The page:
LARES patented processing provides an enormous increase in feedback rejection, allowing microphones and loudspeakers to be placed in close proximity to one another without the consequences of coloration or howling. Hence, we can place microphones and loudspeakers above the congregation and deliver energy throughout the sanctuary which improves the sense of intimacy and connection with a choir that is distant.
Houses of worship require acoustics that enable the spoken word to be heard and clearly understood, provide the support and envelopment required for organ, musicians and choir, and create a sense of intimacy for the congregation.

The problem is that each of these goals directly conflicts with the others even before architecture enters into the picture!

In smaller churches, attaining reverberant characteristics necessary for a good musical program often means increasing the cubic volume of the building, and hardening surfaces to increase the strength, density and duration of reflected sound in the space. Even if raising the roof or moving walls is practical, such an exercise is a construction project that will be costly and require closing the building for some time.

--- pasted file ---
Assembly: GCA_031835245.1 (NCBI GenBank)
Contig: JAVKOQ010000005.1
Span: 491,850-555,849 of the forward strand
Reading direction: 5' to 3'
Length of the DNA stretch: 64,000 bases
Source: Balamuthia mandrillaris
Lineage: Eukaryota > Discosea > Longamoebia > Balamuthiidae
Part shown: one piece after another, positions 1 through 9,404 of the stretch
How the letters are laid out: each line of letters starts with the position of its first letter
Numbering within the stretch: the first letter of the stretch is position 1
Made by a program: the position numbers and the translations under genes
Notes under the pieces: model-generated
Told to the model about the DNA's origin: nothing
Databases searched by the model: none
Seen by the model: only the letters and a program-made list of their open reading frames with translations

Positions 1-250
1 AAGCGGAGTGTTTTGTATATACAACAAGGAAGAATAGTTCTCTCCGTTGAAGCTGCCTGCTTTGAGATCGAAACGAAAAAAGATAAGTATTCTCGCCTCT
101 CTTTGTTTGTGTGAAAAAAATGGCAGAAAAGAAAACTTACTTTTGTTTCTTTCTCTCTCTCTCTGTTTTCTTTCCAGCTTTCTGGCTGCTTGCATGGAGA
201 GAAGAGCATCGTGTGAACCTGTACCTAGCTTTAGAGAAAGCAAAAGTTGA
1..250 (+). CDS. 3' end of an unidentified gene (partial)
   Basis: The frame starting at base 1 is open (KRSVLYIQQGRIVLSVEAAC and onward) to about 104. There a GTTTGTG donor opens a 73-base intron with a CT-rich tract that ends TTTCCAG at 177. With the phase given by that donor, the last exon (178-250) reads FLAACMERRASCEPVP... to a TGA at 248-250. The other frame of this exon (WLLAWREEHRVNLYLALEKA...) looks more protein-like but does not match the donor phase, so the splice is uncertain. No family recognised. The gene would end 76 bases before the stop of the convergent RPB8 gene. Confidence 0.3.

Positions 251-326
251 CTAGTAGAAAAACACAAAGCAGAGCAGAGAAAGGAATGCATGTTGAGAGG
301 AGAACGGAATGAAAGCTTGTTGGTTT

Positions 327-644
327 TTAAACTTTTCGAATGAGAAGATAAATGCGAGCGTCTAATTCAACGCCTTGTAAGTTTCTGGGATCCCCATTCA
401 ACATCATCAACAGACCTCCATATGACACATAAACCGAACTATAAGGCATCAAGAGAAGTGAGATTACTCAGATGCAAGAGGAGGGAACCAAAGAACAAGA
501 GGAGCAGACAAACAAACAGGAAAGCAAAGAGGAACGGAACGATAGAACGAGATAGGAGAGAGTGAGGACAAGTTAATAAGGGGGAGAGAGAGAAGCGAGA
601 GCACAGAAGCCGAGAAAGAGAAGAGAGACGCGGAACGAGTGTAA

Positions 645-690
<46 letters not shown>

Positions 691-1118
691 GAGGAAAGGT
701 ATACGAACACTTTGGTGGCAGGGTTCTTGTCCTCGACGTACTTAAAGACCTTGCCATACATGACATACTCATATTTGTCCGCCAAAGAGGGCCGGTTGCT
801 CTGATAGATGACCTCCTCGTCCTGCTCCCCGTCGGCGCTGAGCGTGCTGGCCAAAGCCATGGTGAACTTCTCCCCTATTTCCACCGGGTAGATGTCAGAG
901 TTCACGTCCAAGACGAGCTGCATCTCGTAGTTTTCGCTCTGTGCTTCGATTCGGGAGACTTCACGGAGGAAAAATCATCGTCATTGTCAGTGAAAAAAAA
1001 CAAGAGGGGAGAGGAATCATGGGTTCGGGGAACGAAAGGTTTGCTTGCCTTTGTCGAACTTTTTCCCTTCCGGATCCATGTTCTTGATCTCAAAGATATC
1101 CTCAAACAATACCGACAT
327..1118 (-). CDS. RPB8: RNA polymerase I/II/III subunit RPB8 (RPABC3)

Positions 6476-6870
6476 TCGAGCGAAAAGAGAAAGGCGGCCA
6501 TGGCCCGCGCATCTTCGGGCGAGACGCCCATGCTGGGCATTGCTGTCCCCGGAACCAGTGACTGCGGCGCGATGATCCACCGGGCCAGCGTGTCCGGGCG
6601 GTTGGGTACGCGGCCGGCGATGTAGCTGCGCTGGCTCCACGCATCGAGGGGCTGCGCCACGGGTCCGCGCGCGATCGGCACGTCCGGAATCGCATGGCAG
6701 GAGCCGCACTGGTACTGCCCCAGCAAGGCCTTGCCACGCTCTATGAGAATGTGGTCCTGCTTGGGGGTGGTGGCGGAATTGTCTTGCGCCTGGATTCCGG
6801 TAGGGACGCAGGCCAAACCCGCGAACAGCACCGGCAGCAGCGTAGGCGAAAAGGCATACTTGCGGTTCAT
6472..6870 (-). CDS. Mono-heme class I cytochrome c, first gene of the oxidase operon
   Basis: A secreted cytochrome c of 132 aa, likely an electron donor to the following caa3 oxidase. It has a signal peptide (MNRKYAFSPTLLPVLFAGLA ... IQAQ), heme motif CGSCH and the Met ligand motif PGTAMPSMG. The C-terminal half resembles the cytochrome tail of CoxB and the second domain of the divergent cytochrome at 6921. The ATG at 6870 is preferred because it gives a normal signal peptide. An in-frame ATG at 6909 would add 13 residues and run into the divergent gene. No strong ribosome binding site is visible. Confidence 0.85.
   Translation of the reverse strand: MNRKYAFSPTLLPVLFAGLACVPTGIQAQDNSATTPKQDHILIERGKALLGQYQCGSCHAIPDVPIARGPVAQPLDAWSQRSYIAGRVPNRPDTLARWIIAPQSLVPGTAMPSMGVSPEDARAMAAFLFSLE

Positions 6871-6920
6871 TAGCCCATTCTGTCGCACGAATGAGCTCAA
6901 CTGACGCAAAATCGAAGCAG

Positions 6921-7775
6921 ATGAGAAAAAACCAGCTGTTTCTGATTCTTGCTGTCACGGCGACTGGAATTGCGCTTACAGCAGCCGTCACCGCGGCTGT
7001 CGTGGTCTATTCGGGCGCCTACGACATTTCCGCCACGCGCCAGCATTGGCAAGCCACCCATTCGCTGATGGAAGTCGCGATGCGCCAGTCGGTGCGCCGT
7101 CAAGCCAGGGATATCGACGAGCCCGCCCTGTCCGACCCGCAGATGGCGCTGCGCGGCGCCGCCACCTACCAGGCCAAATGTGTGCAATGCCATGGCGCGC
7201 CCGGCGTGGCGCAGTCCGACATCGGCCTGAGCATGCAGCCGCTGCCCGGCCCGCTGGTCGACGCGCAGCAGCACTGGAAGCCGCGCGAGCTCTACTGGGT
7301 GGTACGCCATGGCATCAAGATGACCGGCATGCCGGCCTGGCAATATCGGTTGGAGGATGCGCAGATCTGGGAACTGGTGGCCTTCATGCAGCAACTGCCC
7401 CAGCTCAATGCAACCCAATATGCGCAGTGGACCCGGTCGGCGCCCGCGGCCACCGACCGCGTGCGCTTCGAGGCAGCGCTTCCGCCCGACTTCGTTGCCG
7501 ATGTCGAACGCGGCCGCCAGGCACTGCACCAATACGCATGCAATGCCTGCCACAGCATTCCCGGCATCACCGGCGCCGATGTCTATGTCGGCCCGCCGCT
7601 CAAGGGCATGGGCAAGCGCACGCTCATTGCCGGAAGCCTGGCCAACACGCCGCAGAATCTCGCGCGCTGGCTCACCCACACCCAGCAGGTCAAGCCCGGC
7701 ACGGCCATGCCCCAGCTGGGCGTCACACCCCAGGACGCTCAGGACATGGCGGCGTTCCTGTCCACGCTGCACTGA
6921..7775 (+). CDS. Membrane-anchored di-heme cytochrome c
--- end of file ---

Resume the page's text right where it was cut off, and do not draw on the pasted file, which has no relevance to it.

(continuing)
LARES can provide a substantial improvement in overall acoustical balance in smaller spaces. Although speakers need to mounted throughout the venue, this exercise is much simpler than reconstruction, and most often can be accomplished while primary worship services continue. A LARES system can be designed to simply add energy for choir and organ - improving spaciousness, warmth and envelopment, and the feeling of intimacy within the environment.

As the geometry of the venue or needs for acoustical delivery become more complex, the LARES system design can be altered to meet the challenge. If the church is large and has an antiphonal organ or choir, the timing of early and later energy from sources in both the front and rear of the space needs to be carefully accommodated and precisely delivered in order to maintain articulation. With LARES, this is easily accomplished.

Since LARES utilizes a distributed loudspeaker array, it can also accommodate secondary sound reinforcement signals as part of the overall system design. Signals for sound reinforcement are treated with an independent processing path including independent delays for timing against direct sources and the primary reinforcement system. These signals are then mixed with LARES processing just before the input to power amplifiers.
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